Solar Terrestrial Probes program

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NASA's Solar Terrestrial Probes program (STP) is a series of missions focused on study the Sun-Earth system. It is part of NASA's Heliophysics Science Division within the Science Mission Directorate.[1]

Objectives[edit]

  • Understand the fundamental physical processes of the complex space environment throughout the Solar System, which includes the flow of energy and charged material, known as plasma, as well as a dynamic system of magnetic and electric fields.
  • Understand how human society, technological systems, and the habitability of planets are affected by solar variability and planetary magnetic fields.
  • Develop the capability to predict the extreme and dynamic conditions in space in order to maximize the safety and productivity of human and robotic explorers.

Missions[edit]

TIMED[edit]

The TIMED (Thermosphere Ionosphere Mesosphere Energetics and Dynamics) is an orbiter mission dedicated to study the dynamics of the Mesosphere and Lower Thermosphere (MLT) portion of the Earth's atmosphere.[2] The mission was launched from Vandenberg Air Force Base in California on December 7, 2001 aboard a Delta II rocket launch vehicle.[3]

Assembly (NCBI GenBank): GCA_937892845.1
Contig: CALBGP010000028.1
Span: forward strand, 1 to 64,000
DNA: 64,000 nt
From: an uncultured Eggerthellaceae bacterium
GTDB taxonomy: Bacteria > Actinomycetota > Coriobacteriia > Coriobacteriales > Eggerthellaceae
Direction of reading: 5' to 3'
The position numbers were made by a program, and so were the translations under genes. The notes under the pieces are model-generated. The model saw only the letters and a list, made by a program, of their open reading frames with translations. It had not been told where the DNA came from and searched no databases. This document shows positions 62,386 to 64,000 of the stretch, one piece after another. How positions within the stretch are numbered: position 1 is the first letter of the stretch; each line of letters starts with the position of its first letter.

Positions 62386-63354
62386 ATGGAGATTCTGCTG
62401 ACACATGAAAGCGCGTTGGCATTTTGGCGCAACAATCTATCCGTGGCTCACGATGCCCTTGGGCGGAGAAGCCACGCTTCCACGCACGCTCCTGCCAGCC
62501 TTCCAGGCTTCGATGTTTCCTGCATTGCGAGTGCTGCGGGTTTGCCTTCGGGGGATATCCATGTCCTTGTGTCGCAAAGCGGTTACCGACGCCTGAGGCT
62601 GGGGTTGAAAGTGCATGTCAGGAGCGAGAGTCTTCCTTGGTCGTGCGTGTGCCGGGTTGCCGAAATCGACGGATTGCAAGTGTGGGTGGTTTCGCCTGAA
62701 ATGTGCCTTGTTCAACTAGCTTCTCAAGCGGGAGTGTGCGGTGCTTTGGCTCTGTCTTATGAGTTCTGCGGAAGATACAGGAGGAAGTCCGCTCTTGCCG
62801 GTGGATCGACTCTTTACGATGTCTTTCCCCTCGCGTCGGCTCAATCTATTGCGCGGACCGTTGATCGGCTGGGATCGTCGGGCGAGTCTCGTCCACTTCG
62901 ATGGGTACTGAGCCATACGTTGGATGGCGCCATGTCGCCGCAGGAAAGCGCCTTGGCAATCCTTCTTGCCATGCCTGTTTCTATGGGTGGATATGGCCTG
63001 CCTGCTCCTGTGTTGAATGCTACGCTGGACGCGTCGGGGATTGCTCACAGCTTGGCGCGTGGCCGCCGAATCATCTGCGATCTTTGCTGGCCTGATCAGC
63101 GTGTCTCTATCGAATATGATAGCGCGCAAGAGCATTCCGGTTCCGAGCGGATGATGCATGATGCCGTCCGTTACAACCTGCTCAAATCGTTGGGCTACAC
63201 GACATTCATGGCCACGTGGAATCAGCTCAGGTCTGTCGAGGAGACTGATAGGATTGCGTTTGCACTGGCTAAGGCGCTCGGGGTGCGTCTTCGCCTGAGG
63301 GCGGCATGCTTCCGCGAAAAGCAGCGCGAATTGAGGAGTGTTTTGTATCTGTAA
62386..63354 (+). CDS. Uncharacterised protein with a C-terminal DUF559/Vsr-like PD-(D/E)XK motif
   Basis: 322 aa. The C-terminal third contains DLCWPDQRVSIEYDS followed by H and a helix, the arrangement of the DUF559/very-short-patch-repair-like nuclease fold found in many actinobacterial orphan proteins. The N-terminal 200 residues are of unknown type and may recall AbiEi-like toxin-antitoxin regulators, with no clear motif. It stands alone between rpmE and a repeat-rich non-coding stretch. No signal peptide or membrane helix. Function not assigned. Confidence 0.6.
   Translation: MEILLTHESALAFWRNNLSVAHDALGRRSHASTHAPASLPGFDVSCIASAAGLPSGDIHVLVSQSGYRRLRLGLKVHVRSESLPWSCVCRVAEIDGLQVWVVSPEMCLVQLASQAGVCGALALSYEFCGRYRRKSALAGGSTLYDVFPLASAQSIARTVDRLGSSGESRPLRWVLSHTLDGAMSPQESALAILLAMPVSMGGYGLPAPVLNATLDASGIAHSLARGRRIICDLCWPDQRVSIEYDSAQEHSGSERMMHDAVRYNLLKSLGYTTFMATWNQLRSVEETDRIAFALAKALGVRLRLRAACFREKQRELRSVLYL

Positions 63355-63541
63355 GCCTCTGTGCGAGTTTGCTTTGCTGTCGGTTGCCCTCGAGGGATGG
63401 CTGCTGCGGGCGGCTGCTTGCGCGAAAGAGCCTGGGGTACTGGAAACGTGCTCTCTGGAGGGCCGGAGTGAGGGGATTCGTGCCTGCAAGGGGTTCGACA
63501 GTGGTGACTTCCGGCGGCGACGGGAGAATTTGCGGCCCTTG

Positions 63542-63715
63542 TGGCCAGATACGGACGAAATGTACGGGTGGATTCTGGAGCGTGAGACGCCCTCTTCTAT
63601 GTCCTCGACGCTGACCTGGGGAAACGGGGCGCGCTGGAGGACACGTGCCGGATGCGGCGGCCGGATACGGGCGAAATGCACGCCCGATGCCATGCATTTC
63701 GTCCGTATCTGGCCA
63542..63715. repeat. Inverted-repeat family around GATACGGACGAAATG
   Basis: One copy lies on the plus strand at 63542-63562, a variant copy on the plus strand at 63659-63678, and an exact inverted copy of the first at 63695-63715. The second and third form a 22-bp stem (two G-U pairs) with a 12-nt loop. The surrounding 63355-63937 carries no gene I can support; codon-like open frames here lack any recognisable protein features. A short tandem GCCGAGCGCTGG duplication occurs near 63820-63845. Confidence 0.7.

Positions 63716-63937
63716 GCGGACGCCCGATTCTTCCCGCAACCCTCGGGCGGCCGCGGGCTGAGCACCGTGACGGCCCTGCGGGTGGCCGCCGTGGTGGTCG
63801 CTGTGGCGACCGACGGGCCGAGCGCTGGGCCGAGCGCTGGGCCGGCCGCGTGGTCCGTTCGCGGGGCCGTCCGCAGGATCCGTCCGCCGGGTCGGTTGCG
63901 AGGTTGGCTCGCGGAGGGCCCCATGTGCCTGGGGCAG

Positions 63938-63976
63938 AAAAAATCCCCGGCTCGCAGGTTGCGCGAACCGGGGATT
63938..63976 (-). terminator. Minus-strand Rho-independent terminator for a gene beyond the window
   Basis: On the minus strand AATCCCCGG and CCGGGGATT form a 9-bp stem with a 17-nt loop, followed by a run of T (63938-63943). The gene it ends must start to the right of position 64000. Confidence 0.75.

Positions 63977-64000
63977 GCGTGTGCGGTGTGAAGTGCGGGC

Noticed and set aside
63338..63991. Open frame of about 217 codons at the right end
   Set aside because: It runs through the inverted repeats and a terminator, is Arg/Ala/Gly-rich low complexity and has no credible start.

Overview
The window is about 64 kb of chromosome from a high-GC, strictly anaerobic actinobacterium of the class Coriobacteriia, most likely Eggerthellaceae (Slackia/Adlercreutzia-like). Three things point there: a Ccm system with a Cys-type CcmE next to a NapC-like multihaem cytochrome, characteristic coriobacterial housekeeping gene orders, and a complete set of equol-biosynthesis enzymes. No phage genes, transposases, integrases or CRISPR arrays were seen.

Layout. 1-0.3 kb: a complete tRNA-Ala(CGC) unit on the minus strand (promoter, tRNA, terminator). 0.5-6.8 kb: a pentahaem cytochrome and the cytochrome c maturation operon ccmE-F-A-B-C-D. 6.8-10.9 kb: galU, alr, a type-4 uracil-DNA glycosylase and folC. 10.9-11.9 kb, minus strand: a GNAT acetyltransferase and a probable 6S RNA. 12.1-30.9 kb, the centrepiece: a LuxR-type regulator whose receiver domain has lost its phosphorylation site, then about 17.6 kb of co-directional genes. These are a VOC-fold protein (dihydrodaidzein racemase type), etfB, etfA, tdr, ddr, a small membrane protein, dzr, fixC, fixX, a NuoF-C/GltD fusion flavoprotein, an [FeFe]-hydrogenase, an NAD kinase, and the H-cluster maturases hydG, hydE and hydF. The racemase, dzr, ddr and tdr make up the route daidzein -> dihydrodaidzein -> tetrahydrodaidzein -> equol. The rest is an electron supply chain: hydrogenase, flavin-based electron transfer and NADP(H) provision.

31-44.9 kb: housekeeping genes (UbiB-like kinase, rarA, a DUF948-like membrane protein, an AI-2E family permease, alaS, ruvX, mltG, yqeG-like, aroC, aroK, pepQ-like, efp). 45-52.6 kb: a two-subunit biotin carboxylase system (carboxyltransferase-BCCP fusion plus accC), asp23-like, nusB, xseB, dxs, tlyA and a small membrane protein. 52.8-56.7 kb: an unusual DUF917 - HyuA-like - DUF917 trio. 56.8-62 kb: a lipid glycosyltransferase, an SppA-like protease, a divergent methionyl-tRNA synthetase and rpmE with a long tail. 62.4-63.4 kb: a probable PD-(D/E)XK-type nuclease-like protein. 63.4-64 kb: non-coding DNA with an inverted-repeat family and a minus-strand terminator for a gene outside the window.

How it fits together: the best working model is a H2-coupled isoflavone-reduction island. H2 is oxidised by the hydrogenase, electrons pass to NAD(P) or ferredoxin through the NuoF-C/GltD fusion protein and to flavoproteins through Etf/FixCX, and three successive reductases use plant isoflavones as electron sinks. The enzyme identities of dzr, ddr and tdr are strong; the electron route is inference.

Hinode[edit]

Hinode, an ongoing collaboration with JAXA, is a mission to explore the magnetic fields of the Sun.[4] It was launched on the final flight of the M-V-7 rocket from Uchinoura Space Center, Japan on September 22, 2006.

STEREO[edit]

STEREO (Solar Terrestrial Relations Observatory) is a solar observation mission.[5] It consists in two nearly identical spacecraft, launched on October 26, 2006.

MMS[edit]

The Magnetospheric Multiscale Mission (MMS) is a mission to study the Earth's magnetosphere, using four identical spacecraft flying in a tetrahedral formation.[6] The spacecraft were launched on March 13, 2015.

IMAP[edit]

IMAP (Interstellar Mapping and Acceleration Probe) is a heliosphere observation mission. Planned for launch in 2024, it will sample, analyze, and map particles streaming to Earth from the edges of interstellar space.[7]

References[edit]

  1. ^ "Solar Terrestrial Probes". NASA.gov. Retrieved June 5, 2018.
  2. ^ "TIMED Web Site". www.timed.jhuapl.edu. Retrieved 2019-02-12.
  3. ^ "Press Release". www.jhuapl.edu. Retrieved 2019-02-12.
  4. ^ "Hinode - About the Mission". hinode.msfc.nasa.gov. Retrieved 2019-02-12.
  5. ^ "STEREO". stereo.gsfc.nasa.gov. Retrieved 2019-02-12.
  6. ^ "Magnetospheric Multiscale (MMS) Mission". mms.gsfc.nasa.gov. Retrieved 2019-02-12.
  7. ^ Northon, Karen (2018-06-01). "NASA Selects Mission to Study Solar Wind Boundary of Solar System". NASA. Retrieved 2019-02-12.

External links[edit]